Teddy Rinaldi, an ambassador to a Persian Gulf king, gets a call from his wife Christina explaining that their 8-year-old son Toby has been kidnapped while flying from NY to San Francisco. With no sign of their son anywhere, and nowhere else to turn, Ambassador Rinaldi asks the king his “boss” for help. The King’s secret chief of intelligence, Turnbull, is enlisted and get right to work.
Snatch is one of two kidnapping novels by Gregory Mcdonald reissued and newly out from Hard Case Crime in a single 400 plus page volume called Snatch. Mcdonald wrote the books back in the 1980s, and is best known for his funny Fletch series. These Snatch books are a welcomed addition to Mcdonald’s body of work. The Snatch books are a fun and fantastic ride full of strong passages of storytelling, great dialogue, and an intricate plotting.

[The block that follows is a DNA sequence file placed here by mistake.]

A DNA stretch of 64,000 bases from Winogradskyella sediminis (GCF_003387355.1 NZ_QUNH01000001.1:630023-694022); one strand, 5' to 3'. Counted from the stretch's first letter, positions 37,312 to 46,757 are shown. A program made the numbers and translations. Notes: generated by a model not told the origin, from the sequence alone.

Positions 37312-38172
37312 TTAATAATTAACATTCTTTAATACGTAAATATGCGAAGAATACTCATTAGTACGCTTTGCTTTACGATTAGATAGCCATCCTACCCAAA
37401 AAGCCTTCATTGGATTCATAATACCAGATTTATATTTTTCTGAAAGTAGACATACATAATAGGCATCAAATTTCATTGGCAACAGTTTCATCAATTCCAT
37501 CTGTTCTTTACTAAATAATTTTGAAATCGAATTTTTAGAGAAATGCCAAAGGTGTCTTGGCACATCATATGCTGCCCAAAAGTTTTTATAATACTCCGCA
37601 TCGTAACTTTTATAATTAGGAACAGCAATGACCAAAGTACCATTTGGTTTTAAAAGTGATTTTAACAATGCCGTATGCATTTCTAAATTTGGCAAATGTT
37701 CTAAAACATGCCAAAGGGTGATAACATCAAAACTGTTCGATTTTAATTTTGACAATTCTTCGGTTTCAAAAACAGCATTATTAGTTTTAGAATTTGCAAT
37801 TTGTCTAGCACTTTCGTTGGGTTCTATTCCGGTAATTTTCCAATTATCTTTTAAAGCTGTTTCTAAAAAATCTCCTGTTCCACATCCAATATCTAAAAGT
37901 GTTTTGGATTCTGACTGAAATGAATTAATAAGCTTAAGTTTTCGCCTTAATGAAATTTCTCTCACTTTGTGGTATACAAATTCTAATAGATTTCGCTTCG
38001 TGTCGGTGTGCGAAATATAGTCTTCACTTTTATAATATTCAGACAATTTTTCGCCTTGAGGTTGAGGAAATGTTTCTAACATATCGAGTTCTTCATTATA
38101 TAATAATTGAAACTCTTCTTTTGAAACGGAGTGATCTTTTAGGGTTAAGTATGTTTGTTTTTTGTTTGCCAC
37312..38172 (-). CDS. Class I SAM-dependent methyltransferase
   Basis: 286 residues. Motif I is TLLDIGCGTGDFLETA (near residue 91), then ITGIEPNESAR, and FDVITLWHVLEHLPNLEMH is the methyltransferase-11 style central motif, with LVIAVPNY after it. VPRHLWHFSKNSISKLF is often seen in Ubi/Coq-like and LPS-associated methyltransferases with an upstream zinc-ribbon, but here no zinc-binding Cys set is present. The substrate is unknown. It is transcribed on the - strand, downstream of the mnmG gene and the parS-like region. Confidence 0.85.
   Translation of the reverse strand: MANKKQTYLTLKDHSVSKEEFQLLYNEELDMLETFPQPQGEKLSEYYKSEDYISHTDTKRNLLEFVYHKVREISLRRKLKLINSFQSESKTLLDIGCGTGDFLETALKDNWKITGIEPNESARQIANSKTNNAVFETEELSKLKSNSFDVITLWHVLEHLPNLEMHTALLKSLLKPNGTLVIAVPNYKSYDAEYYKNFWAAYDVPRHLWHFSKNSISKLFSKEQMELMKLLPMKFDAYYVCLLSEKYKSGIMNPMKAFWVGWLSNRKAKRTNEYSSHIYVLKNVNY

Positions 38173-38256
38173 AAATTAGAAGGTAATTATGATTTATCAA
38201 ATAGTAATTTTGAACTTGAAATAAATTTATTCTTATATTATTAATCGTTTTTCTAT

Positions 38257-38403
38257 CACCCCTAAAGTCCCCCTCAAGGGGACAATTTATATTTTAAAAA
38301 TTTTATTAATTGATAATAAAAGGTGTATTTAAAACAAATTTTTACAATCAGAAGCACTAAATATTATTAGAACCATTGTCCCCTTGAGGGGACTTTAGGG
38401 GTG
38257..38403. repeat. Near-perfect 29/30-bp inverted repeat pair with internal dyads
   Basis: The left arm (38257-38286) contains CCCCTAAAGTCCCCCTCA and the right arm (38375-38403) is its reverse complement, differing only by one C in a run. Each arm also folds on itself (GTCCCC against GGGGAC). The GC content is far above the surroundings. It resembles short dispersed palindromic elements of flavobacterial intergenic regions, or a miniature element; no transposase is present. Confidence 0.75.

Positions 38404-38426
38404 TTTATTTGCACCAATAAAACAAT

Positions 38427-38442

Things are not what they seem in Snatch. We soon find out that the motives for the kidnapping are complicated and personal. People double cross, don’t always tell the truth, and it is fun to watch how Mcdonald strings out the intricate but never convoluted plot. The story becomes bigger than the moment, slipping into a multigenerational saga that drives the current action, but Mcdonald handles is all really well. Nothing gets lost or feels forced.
Safekeeping is the second story in this book and uses the same setup as Snatch to drive the narrative. This time an 8-year-old British boy named Robby Burnes is kidnapped while traveling home to England from his New York Boarding school. While it might seem a dull endeavor to read another book with a same setup as the first, it was surprisingly not. Mcdonald’s writing is tight and well paced. He knows how to build tension, write dialogue, and create scenes. The result is a second book that stands as a welcome companion to the first.
Gregory Mcdonald’s Snatch is a strong and wonderful addition to the Hard Case Crime imprint. You can’t go wrong with either of these books. You will breeze through the 400+ pages in no time. Recommended for people interested in late pulp and Contemporary noir. Readers of Lawrence Block, James Crumley, and Robert Stone will love Snatch.
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